Trigeminal neuralgia

Trigeminal neuralgia (also called tic douloureux) is a condition which causes sharp shooting pain on one side of the face, due to irritation of the Trigeminal (fifth) cranial nerve. The pain is often triggered by common things such as eating, or brushing the teeth but can come on anytime in paroxysmal attacks that are usually extremely painful. The pain attacks can be reduced by the use of medications such as carbamazepine but if this does not control it, then surgery is sometimes recommended.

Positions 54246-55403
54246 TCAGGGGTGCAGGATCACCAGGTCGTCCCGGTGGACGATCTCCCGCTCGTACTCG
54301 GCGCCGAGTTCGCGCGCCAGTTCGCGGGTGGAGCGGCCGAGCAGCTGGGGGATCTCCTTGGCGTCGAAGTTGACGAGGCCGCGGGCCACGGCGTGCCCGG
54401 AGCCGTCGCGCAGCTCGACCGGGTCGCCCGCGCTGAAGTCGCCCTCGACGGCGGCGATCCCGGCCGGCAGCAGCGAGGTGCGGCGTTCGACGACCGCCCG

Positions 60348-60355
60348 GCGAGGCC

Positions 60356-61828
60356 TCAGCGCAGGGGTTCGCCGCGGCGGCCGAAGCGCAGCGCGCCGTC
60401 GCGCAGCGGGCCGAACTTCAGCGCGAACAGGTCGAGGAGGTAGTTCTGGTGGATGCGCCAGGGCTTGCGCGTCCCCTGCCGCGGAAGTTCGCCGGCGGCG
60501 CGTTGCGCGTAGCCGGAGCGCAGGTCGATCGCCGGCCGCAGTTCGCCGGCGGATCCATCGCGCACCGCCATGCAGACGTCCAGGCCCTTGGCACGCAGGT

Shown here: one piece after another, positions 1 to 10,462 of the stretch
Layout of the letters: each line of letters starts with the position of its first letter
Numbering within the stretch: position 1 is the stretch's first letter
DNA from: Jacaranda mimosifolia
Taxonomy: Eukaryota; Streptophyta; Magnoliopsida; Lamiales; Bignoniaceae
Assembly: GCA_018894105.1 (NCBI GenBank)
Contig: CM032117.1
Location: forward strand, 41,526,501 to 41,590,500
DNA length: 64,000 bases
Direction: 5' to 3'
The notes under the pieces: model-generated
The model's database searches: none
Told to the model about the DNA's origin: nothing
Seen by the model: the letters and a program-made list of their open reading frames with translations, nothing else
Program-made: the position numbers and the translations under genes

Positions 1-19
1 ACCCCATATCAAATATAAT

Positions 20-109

The condition is thought to be caused in many cases by a loop of a blood vessel in the back of the brain which contacts the Trigeminal nerve, and causes it to fire abnormally. The surgical procedure involves a small craniotomy, or skull opening made just behind the ear. Using the operating microscope, the nerve and vessel are identified and then the blood vessel is gently moved away from the nerve. Usually a small piece of teflon sponge is placed between them to cushion the nerve from the pulsations of the artery. This procedure has a very high success rate.

A similar operation is performed for patients with hemifacial spasm, which is caused by a very similar problem where a blood vessel touches the facial nerve, which supplies the muscles of the face.

For more information, please talk to your surgeon.